2014 Season Review: Brendan Ryan and the Random Infielders

Remember last season, when the Yankees had a revolving door at shortstop just about all summer? They had seven players start at least five games at short at year ago. This summer it was only four players, and two of them made fewer than nine starts. The Yankees still cycled through a healthy collection of random backup infielders in 2014, though thankfully it was not as substantial a group as 2013. Let’s recap their seasons.

Zero on the scoreboard? Shocking. (Jim Rogash/Getty)
Zero on the scoreboard? Shocking. (Jim Rogash/Getty)

Brendan Ryan

Giving Ryan a two-year contract with a player option for a third year definitely flew under the radar as a LOLWTF move last offseason. I mean, I get it, the Yankees had to protect themselves in case Derek Jeter‘s ankle and legs couldn’t hold up, but still. One year in, that’s a weird contract even though it only pays him peanuts. You don’t see players like this get multi-year contracts all that often.

Ryan, 32, actually started this past season on the disabled list after hurting his back in Spring Training — he suffered a pinched nerve in his upper back during drills, then re-aggravated it sitting on the bus during a long Grapefruit League road trip — and he didn’t join the team until early-May. He was a seldom used backup infielder, appearing in only 49 games and starting only 33. Ryan hit a weak .167/.211/.202 (12 wRC+) with no homers, four walks, and 30 strikeouts in 124 plate appearances. He had two (2) multi-hit games.

The Yankees did get their money’s worth out of Ryan defensively by playing him at all four infield spots. Yes, that includes first base. The image of Ryan playing first while Jeter plays short will forever be my lasting memory of the 2014 Yankees. Everything was just so backwards. Ryan is still a quality gloveman but he is clearly no longer elite defensively. That’s sort of the problem. He can’t hit — he’s never hit and never will — and if he’s not going to dominant defensively, then he’s not really worth a roster spot. Of course, if the 2015 season started today, Ryan would be the starting shortstop.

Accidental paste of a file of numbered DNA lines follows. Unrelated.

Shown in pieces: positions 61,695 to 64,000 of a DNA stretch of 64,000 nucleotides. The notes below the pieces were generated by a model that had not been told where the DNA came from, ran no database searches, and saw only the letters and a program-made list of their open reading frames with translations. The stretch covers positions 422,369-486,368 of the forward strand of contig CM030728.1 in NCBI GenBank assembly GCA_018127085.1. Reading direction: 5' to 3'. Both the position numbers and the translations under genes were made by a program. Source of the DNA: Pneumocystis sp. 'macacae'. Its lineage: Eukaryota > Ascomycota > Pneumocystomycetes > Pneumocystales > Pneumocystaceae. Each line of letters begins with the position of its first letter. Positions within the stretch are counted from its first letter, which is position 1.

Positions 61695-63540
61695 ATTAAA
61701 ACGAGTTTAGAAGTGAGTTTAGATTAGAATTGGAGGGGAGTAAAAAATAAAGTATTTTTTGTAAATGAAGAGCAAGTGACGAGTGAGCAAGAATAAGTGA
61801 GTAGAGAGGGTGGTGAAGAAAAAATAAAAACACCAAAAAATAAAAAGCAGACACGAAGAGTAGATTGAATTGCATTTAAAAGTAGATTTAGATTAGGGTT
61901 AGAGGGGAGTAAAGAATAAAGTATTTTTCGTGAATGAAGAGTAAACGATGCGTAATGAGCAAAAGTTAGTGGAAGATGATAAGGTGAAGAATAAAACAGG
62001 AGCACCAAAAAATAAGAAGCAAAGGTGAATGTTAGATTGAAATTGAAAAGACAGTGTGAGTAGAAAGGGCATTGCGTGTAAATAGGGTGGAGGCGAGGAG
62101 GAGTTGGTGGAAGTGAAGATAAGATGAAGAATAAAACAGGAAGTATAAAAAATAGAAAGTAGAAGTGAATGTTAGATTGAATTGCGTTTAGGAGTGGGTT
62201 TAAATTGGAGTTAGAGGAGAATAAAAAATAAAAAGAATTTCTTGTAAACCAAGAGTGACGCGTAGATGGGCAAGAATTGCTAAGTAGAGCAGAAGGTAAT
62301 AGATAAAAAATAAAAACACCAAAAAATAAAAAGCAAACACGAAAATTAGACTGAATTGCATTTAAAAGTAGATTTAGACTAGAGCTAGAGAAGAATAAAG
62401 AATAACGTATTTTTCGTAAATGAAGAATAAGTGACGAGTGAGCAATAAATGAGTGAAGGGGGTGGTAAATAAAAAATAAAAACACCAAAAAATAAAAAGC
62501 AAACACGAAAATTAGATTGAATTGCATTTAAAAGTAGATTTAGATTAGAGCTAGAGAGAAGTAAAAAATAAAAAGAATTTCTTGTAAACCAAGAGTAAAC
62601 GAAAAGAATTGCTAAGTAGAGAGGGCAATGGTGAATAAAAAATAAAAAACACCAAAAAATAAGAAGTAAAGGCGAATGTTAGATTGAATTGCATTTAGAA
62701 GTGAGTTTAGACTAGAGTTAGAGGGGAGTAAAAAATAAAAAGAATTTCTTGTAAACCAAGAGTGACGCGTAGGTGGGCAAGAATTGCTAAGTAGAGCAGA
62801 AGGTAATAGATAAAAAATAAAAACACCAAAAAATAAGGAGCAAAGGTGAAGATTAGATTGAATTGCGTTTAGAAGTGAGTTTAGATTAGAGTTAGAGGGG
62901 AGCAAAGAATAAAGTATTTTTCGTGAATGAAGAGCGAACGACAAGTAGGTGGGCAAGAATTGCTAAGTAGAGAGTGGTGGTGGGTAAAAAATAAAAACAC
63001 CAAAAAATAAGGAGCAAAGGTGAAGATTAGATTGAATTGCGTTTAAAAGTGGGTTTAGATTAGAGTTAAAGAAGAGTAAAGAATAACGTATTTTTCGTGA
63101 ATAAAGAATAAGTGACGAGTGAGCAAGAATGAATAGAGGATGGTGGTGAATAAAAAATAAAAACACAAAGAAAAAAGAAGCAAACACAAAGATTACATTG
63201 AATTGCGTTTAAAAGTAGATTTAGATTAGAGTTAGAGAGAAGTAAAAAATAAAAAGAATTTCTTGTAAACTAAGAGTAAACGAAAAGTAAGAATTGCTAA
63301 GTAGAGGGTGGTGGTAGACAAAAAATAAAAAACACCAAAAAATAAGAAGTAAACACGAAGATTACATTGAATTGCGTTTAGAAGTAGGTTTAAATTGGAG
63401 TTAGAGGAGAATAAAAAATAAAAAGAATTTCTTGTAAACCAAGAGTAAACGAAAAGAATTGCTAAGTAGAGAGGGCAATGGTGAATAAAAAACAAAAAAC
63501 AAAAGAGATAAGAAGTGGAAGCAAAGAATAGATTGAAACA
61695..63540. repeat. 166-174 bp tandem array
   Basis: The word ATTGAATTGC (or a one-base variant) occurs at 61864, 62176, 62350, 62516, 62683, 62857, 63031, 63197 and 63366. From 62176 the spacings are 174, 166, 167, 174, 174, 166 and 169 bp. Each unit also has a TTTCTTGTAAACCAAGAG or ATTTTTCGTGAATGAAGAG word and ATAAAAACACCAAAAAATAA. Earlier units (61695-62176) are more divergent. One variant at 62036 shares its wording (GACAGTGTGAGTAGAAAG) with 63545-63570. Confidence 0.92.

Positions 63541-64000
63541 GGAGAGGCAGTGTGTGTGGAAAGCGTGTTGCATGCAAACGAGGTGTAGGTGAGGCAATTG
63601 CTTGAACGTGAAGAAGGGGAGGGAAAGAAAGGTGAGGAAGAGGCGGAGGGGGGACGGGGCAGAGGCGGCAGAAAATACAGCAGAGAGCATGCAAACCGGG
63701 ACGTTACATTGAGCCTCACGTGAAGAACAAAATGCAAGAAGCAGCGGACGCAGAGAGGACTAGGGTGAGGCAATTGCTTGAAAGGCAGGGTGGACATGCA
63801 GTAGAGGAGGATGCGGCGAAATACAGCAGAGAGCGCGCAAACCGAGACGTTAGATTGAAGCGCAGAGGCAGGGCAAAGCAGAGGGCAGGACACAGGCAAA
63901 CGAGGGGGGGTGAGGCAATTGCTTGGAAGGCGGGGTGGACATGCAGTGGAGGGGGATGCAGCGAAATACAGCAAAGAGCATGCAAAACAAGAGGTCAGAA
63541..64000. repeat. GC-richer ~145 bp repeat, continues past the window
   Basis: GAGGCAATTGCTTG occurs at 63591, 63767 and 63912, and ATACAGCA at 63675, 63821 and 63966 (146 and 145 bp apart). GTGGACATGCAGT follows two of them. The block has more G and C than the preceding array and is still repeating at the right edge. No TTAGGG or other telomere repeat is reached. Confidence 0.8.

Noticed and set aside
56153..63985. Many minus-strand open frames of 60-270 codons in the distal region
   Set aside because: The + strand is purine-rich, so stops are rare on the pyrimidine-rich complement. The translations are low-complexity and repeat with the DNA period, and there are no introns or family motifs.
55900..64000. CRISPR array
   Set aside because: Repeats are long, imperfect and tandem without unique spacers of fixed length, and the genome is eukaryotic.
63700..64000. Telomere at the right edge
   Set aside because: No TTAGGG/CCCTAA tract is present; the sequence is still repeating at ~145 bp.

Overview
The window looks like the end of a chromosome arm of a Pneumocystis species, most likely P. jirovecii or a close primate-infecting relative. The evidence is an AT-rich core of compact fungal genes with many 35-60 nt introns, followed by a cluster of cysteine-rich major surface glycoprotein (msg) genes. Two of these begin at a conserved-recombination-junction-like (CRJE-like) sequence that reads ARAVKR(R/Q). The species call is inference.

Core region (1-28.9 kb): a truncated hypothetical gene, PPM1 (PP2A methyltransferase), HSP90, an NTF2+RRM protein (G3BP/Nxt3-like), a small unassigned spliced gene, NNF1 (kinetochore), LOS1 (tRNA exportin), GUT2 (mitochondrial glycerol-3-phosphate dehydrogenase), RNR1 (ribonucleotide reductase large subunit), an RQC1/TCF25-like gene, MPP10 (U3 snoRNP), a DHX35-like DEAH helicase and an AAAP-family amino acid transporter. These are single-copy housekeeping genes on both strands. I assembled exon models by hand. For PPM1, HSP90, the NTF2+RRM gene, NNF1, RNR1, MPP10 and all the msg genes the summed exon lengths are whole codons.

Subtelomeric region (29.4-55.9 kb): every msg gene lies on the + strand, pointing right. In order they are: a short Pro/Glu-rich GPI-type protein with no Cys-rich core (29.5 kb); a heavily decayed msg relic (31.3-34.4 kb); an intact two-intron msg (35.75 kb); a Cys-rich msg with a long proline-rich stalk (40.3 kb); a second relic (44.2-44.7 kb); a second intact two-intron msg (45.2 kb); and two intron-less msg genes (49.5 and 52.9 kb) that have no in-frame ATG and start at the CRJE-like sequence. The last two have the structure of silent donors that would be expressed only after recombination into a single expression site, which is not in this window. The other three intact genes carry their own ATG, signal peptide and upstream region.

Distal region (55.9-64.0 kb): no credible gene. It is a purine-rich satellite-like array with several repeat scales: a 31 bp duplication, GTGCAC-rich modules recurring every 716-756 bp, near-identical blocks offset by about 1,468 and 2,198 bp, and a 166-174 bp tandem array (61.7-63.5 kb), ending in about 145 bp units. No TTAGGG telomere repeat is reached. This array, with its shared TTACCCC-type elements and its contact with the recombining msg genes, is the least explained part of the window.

Zelous Wheeler

Because of Jeter’s lost 2013 season, Alex Rodriguez‘s suspension, and Robinson Cano‘s free agency defection, the Yankees hoarded some infielders on minor league contracts last winter. The 27-year-old Wheeler was one of those players, and he put himself on the map with a strong Spring Training and an excellent (132 wRC+) first few weeks with Triple-A Scranton. The Yankees called him up in early-July when Yangervis Solarte played his way down to the minors, and in his very first MLB game, Wheeler did this:

Not a bad way to start your big league career, no? Wheeler swatted another solo homer a week later and didn’t do much else offensively the rest of the season, finishing the year with a .193/.230/.298 (43 wRC+) batting line in 62 plate appearances. He went back down to Triple-A at one point and was recalled in August.

Wheeler is actually still on the 40-man roster, though now that I think about it, it isn’t all that surprising. First off the Yankees have some open 40-man spots, so it’s not like they need to get rid of someone, but also the infield is one giant question mark. They don’t have a second baseman, a third baseman, or a shortstop right now. Wheeler could always go to the minors and I guess he’s worth keeping around as depth for the time being.

Dean Anna

Man, what a season this was. Guys named Dean Anna and Yangervis Solarte actually made the Opening Day roster. The Yankees acquired Anna from the Padres in the offseason — they sent reliever Ben Paulus to San Diego, and he had a 4.65 ERA (4.49 FIP) while repeated High-A this summer — and he beat out Eduardo Nunez for the spare infielder’s job in Spring Training. Both he and Solarte did, fair and square.

Anna, 27, played very sparingly in April, though he did record his first career hit in his first career game, a single off Jeremy Jeffress. Anna took Clay Buchholz deep for his first career homerun a week later, though that wasn’t the highlight of his time in pinstripes. One day after sparing the bullpen and throwing a scoreless inning in a blowout loss (video), Anna drew a bases loaded walk in the 12th inning to give the Yankees a 2-1 lead over the Rays:

I wish there was video of the entire at-bat somewhere. It was great. Anna saw eight pitches, fouled off a few tough sliders, and took some others for balls. You can even see Mark Teixeira say it in the video, “that’s a great at-bat.” Ken Singleton said the same thing.

The Yankees sent Anna to Triple-A when Michael Pineda was suspended for the pine tar incident — the suspension forced them to play with a 24-man roster, so they sent down Anna and called up a pitcher to replace Pineda — and he spent the rest of his time in the organization there before being designated for assignment in early-July to clear a 40-man spot for Wheeler. The Pirates claimed Anna off waivers and he spent the rest of the season with their Triple-A club. Anna hit .136/.200/.318 (38 wRC+) in 25 plate appearances with the Yankees.

Jose Pirela